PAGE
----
• May 17, 2013  |  By

    Assister Types Abound: But Will Navigators and Assisters Be Plentiful Enough?

  • I was ready to wrap up this blog series last week when HHS announced an additional $150 million in funding for “Outreach and Enrollment Assisters” in community health centers to help connect consumers to coverage. There seems to be a wealth of assisters: navigators, in-person assisters, certified application counselors and now health center assisters. And this new pot of money sounds like a lot: $150 million in comparison to the $54 million offering for navigator grants. It will clearly help, particularly in those states where HHS will run the marketplace (FFM) solely. But altogether, it’s a slightly more than double what New York and California alone will spend on navigators and assisters. While we applaud HHS for finding additional resources for assisters, we remain very concerned about whether there will be enough boots on the ground.

    How many assisters do we need? I’ve been getting this question from a lot of state partners. In the proposed rule, HHS asked for comment on the number of navigators and assisters expected, as well as number of consumers expected to receive assistance. It was an odd way to approach the question, better to look at the number of consumers that will need assistance and then estimate how many navigators and assisters are required to meet the need. Nonetheless, this request for comment finally nudged me to dig a little deeper into some research my colleague, Tara Mancini, pulled together from exchange grant proposals and navigator requests for proposals issued by states creating their own marketplace or managing consumer assistance in a partnership marketplace. Given that these states can tap federal funding – specifically, 1311(a) exchange establishment grant funds – for in-person assisters, they have far more resources for consumer enrollment assistance than states with a non-partnership FFM.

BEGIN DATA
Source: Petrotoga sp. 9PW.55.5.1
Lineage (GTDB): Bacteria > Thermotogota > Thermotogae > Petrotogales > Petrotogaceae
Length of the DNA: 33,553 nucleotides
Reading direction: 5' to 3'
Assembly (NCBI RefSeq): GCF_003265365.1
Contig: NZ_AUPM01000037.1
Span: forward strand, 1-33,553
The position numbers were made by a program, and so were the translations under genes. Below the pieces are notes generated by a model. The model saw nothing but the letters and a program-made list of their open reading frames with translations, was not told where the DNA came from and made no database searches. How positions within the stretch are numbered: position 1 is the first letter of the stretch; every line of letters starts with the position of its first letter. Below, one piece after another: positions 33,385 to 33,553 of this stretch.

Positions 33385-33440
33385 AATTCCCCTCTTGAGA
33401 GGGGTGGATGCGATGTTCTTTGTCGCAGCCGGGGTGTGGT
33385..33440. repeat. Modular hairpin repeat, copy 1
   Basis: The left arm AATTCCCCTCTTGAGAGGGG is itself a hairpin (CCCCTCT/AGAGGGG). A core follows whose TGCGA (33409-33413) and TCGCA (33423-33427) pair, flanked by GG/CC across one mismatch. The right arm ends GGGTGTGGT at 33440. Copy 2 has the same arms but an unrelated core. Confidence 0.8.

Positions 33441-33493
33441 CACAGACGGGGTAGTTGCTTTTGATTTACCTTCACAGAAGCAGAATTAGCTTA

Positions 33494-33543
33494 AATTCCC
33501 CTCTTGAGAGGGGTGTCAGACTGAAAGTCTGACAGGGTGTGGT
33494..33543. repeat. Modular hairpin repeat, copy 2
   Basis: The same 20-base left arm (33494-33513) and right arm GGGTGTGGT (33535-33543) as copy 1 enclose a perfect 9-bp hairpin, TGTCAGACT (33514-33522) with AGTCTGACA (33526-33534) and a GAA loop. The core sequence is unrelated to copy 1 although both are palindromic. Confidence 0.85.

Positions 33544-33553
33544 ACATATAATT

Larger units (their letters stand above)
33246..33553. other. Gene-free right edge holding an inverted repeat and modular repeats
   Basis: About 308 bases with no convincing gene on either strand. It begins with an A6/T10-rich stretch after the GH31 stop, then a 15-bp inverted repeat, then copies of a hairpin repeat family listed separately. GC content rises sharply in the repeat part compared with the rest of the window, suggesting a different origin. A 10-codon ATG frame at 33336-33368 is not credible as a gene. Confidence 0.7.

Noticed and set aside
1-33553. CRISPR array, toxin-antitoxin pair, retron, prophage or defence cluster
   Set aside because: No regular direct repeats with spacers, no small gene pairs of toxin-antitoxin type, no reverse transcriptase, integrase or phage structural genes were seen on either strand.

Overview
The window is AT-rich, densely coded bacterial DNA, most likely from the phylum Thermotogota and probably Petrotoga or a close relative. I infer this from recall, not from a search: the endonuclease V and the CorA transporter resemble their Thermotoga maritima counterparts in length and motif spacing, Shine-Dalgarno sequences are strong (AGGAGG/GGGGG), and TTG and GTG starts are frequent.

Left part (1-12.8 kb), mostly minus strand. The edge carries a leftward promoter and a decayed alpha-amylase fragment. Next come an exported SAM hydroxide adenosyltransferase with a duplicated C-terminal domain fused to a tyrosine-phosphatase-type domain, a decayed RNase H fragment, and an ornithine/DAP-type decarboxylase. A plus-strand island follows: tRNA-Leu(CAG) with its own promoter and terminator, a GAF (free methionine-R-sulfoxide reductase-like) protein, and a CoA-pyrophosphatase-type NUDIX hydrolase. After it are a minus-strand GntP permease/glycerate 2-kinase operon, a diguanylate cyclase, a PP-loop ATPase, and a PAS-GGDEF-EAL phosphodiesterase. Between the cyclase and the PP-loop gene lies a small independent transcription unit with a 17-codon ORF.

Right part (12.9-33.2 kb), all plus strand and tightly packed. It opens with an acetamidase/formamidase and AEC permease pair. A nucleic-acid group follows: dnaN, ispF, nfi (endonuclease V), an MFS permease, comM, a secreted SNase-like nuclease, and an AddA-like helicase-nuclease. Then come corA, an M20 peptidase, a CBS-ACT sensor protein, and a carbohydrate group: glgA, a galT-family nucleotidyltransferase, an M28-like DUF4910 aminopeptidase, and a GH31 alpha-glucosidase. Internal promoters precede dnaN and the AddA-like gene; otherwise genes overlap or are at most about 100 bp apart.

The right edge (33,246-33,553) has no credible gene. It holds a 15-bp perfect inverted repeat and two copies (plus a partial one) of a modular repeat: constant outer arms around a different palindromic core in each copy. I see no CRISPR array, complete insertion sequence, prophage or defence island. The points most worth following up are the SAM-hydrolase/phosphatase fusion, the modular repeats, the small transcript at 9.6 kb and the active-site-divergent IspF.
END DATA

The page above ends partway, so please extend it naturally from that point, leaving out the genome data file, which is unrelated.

Here’s what we learned. In large states and small states, the difference is striking. California expects to assist 1,090,258 people in accessing coverage in 2014 with an estimated $57.9 million paid to 25,000 navigators and assisters. In New York, 560,000 are expected to enroll in the individual exchange, and the state will spend $27.2 million annually on consumer assistance for the next five years. Contrast that to Texas, the state getting the largest share (15%) of the federal navigator pie ($8.1 million of $54 million), where 7.35 million are uninsured of which the Urban Institute estimates a reduction of 2.5 million if the state does not expand Medicaid and 3.8 million if Medicaid is expanded.

    Looking at smaller states, New Hampshire anticipates spending more than $2 million on in-person assisters to serve 83,500 and will receive another $600,000 for navigators, while Vermont will spend a total of $2 million on navigators and assisters and expects to enroll 266,500. Contrast that to Kansas, where 336,885 people are uninsured and Urban estimates an 80,000 reduction in the uninsured; the state will receive only $600,000 for federal navigators.